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How Bumble uses technology to fight body shaming

Earlier this month, Bumble conducted a survey of over 1,400 single Australians to find out their experiences with body shaming, and while the results are disappointing, it’s perhaps no surprise that:

– 45% of respondents said that someone they have dated has made an unsolicited comment about their body either in person or online.

– 64% of respondents stated that people are more likely to make unsolicited comments about their body online.

– 82% of respondents feel that they are more likely to feel physically judged while dating compared than other areas of life.

Being an app that champions equitable relationships and kindness and respect, Bumble is working to hold its users accountable for their actions, having zero tolerance for hate, aggression, or bullying.

Here are some of the features that Bumble utilises to fight body shaming, unwarranted behaviour, and other unsolicited and derogatory comments made about someone’s appearance, body shape, size or health. This includes language that can be deemed fat-phobic, ableist, racist, colourist, homophobic or transphobic.

– The app uses automated safeguards to detect comments and images that go against its guidelines and terms and conditions, which can then be escalated to a human moderator to review. Bumble users can also report someone for body shaming within the app’s Block + Report tool.

– The company is also updating guidelines for its content moderators to provide specific guidance around body shaming. People who use body shaming language in their profile or through the app’s chat function will receive a warning for their inappropriate behavior and repeated incidents or particularly harmful comments will result in being banned from the platform.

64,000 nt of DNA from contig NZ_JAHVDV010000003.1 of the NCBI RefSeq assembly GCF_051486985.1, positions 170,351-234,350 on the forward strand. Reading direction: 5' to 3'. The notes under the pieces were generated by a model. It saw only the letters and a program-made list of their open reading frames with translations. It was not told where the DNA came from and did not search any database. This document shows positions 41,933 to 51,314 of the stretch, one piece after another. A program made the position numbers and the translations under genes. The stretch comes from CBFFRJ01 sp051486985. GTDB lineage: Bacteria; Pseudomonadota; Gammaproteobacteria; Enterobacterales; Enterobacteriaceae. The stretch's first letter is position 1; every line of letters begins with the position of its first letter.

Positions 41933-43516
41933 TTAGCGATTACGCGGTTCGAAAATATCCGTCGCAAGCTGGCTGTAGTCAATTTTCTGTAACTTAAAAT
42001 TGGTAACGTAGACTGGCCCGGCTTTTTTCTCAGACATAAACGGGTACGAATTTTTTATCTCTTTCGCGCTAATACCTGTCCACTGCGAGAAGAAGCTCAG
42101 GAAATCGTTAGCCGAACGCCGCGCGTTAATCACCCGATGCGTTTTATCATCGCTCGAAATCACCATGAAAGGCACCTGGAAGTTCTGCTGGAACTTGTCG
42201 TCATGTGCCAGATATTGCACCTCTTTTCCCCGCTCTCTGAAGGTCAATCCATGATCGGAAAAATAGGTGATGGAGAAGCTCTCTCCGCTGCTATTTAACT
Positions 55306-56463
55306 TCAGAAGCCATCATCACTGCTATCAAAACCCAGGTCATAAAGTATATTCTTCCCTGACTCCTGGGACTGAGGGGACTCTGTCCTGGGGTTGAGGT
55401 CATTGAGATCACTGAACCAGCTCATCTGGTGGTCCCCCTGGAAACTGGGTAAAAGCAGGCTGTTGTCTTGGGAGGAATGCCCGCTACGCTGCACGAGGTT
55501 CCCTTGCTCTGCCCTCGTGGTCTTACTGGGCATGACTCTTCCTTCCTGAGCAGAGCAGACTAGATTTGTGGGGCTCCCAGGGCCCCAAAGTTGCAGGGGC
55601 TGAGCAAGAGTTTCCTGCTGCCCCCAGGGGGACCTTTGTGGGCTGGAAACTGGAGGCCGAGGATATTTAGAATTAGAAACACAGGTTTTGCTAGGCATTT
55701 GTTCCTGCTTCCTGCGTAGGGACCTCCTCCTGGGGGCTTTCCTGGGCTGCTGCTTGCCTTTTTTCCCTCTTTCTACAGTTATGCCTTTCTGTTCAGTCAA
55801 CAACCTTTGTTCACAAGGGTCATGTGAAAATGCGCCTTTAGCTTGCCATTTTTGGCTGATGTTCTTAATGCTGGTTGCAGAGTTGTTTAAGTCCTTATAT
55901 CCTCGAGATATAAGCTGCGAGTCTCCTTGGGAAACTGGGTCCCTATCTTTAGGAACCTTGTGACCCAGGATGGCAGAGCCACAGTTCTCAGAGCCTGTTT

– Bumble moderators also have the ability to share resources that are intended to help the reported individual learn how to change their behavior to be less harmful to others in the future. Badoo, which is operated by Bumble Inc., is also rolling out this change.

– Bumble is also reviewing its photo moderation policy. In 2016, the company banned shirtless bathroom mirror selfies and swimsuit and bra photos taken indoors. The company is in the process of reviewing and updating its photo guidelines. 

– In 2017, the company partnered with the Anti-Defamation League to ban all forms of hate speech, hate symbols and harassment. This was followed by a ban on photos with guns for people who are not law enforcement or veterans after a number of U.S. shootings. 

– In 2019, Bumble introduced Private Detector, a feature that uses artificial intelligence (AI) to automatically detect and blur unsolicited nude images. The feature then alerts the recipient who can choose to view, delete, or report the image. 

So, for users of dating apps, what are the problems you face when dating online, and what would you like to see more of to make this space a safe place? Email us: editor@idealog.co.nz.

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